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Comparison Of Marxist And Functionalist Views On Education

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Introduction

Comparison Of Marxist And Functionalist Perspectives On Education Education is important in society; the structure and processes of education systems are related to the general process of socialization. All sociologists agree with this statement, but different sociologists have many views about how societies are structured, they have different views about the role of education in society. The Marxist perspective tries to explain everything about an area it has identified, such as education. It tries to look for correlation in certain field of data, to explain and understand the reasons for how things are how they are. A Marxist perspective on school would state that it was constructed and built upon the principle of a hierarchy. Hierarchy is a key idea in Marxism, as it is a structuralist perspective. The teachers are seen as in charge and the students follow any instructions put by teachers. Marxist views would also state that education is a system of social inequality, meaning that not everyone passes, schools justify this by saying that the inequality it produces is just and reasonable, and the students who have received high grades deserve them. The Functionalist perspective looks at Education as a type of sorting station in which students undergo thorough training and testing so that they are given their appropriate place in society, this all depends on how well they perform in exams. ...read more.

Middle

Schools fulfill the task of preparation, and cater mostly for the working class. They emphasize rule following, obedience, and passivity, which is the same sort of discipline found in shops and factories. Schools which cater for children from wealthy backgrounds, middle class + upper middle class, emphasize the need for leadership, as they will form the future elite. This explains the inequality in capitalist societies; inequality in the education system is reflected into capitalist society, which in turn, bounces back in the education system, creating an unbreakable chain. Marxists perspectives also emphasize the reproduction of Labor Power through education. Althusser was a French Marxist philosopher; he looked at how the economy plays a role in structuring society. Education is shaped by societies economic base. And therefore serve the interests of the ruling class. Althusser argues that the reproduction of labor power involves two processes, the reproduction of the skills necessary for an efficient labor force, and the reproduction of ruling class ideology and the socialization of workers into it. The function of Education in a Functionalist world would be selection. The education system selects people and allocates to them certain jobs according to their capabilities. ...read more.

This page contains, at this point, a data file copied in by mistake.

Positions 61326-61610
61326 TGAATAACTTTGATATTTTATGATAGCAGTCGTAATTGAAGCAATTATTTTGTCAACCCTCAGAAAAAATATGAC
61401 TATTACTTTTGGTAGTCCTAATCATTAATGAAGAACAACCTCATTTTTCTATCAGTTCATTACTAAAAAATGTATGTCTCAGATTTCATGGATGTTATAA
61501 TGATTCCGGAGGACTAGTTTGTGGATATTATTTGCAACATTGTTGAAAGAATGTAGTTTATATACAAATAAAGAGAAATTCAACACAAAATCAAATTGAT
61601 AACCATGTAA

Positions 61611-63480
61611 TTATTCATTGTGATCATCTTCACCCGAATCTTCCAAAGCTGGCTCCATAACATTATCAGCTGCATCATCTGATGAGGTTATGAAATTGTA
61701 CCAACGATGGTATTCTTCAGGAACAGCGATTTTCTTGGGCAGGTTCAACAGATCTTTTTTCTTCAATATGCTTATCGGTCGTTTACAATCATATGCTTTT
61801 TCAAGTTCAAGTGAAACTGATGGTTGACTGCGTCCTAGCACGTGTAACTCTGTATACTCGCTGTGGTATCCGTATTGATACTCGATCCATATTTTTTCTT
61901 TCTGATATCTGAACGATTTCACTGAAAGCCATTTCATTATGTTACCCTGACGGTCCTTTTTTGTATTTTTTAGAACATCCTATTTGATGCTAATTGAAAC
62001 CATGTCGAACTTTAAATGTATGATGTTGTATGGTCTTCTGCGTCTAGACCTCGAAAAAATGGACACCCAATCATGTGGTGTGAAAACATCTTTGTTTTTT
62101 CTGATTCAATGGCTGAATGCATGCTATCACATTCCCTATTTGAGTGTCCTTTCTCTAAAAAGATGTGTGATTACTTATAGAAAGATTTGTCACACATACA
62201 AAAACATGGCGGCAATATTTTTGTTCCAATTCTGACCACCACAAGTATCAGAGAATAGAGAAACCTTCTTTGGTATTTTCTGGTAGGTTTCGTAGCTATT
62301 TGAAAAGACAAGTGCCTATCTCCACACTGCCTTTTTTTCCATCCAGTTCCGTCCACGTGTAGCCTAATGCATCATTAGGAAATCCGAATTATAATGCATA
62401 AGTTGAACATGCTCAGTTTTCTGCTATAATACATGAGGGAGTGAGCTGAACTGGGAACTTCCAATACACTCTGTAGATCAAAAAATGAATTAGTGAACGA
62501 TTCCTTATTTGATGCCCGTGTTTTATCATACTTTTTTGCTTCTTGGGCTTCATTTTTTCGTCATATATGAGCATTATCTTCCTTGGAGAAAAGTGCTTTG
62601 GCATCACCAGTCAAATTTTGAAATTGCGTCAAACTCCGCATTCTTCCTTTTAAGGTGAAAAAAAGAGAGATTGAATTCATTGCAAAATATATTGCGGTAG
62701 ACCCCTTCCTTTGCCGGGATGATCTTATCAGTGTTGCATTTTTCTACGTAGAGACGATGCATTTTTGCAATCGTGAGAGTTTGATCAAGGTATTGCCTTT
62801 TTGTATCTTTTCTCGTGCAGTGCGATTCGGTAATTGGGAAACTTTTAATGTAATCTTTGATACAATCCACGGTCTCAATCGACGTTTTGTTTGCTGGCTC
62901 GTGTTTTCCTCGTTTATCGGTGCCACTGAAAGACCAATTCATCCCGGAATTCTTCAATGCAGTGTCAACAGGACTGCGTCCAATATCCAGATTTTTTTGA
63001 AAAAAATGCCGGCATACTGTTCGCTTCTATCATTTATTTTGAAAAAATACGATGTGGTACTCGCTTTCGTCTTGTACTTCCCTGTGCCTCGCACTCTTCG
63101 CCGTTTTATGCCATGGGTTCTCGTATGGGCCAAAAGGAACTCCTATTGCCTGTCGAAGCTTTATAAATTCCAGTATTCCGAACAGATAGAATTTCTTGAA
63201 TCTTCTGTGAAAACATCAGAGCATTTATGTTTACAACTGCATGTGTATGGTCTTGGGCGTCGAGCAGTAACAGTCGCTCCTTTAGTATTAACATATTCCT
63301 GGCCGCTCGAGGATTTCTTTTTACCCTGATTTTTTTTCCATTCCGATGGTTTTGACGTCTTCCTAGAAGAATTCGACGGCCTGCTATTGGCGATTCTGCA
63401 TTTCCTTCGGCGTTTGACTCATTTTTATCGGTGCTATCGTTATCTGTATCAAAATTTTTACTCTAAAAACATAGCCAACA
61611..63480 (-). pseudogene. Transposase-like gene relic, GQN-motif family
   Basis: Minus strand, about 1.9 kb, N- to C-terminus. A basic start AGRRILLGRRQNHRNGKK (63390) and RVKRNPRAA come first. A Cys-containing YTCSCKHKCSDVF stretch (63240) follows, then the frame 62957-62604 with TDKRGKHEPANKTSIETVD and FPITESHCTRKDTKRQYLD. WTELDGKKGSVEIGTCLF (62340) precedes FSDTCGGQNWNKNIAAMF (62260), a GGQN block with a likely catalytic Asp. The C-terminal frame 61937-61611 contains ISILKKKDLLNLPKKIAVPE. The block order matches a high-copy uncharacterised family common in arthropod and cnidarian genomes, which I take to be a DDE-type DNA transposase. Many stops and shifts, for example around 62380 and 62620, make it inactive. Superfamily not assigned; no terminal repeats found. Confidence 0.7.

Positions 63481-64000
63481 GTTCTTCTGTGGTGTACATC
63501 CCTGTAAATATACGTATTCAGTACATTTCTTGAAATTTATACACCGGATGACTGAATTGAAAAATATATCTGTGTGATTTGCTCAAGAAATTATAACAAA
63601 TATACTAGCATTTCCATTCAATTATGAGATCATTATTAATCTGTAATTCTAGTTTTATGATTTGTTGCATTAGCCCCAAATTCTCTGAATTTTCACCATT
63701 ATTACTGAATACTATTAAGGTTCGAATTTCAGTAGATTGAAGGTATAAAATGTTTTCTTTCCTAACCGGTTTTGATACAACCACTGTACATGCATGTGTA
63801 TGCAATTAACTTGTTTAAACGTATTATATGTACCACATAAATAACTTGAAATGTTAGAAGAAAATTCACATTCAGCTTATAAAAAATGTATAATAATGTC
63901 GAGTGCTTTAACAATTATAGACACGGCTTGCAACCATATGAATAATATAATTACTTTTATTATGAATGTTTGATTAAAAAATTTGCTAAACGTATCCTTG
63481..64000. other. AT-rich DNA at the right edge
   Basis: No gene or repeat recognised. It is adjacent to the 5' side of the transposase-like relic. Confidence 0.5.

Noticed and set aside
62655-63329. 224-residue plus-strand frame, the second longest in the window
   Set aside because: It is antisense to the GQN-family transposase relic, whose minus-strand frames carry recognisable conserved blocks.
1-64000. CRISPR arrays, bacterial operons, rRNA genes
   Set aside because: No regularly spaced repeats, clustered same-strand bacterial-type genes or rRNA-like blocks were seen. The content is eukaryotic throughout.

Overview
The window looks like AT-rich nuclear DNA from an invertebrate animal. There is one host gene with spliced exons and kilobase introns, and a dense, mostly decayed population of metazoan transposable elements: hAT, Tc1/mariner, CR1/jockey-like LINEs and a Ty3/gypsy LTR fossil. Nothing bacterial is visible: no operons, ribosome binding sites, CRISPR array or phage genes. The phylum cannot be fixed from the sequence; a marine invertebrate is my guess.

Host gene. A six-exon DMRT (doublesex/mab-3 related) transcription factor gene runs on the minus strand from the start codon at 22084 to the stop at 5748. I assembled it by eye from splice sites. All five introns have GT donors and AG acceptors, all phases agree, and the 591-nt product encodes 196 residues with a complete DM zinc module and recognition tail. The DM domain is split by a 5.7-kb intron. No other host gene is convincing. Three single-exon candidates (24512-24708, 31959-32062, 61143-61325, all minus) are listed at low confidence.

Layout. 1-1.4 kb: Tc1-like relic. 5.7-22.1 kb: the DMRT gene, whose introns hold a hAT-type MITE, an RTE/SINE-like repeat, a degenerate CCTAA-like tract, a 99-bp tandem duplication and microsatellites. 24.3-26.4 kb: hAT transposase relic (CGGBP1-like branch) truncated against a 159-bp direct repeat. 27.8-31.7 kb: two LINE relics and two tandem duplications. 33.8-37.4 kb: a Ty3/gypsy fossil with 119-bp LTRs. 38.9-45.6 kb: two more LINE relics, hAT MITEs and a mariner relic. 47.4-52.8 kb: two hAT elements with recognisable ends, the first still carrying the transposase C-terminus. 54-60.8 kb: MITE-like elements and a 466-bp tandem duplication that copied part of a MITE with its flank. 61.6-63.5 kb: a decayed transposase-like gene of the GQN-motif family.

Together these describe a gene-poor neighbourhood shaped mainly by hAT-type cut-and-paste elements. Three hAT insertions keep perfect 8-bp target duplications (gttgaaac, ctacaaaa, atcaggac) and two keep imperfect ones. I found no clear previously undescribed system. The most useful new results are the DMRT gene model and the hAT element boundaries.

Conclusion

The functions of the education system I have mentioned, as part of a Marxist and Functionalist view are in no way 100% neither proven nor discredited. Both perspectives also see the education system as not always fulfilling these functions. In the Functionalist case, this would be called, dysfunction. And in the case of Marxism would be called, Conflicts, or Contradictions. The education system may not be as perfect as the Functionalist theory makes it out to be. Take for example the selection function. It is that of choosing functions for particular individuals based upon ability, but often is the case that these choices may be made in favor of family background. This is something the Marxist perspective on education has always quoted on, Class. Functionalists prefer to look at education as a perfect system, which builds a unity, or conformity. But they do quote on the inequality of some education systems, as dysfunction. The Marxist theory leads us back to the reproduction of society and education being a piece of a complete cycle; education copies society and societies absorb people from education. But this reproduction also means that inequalities, conflicts, and contradictions are also reproduced. The education system and it's problems are just versions of more general class conflict within society. ?? ?? ?? ?? Joao Driessen Ms McIlwraith ...read more.

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This essay describes the basic differences between Marxism & Feminism well but at times lacks the key researcher or key term to back up the point being made. Some of the essay is strong but the criticisms and overall conclusions need more detail. Overall Mark: ***

Marked by teacher Matthew Wilkin 07/05/2013

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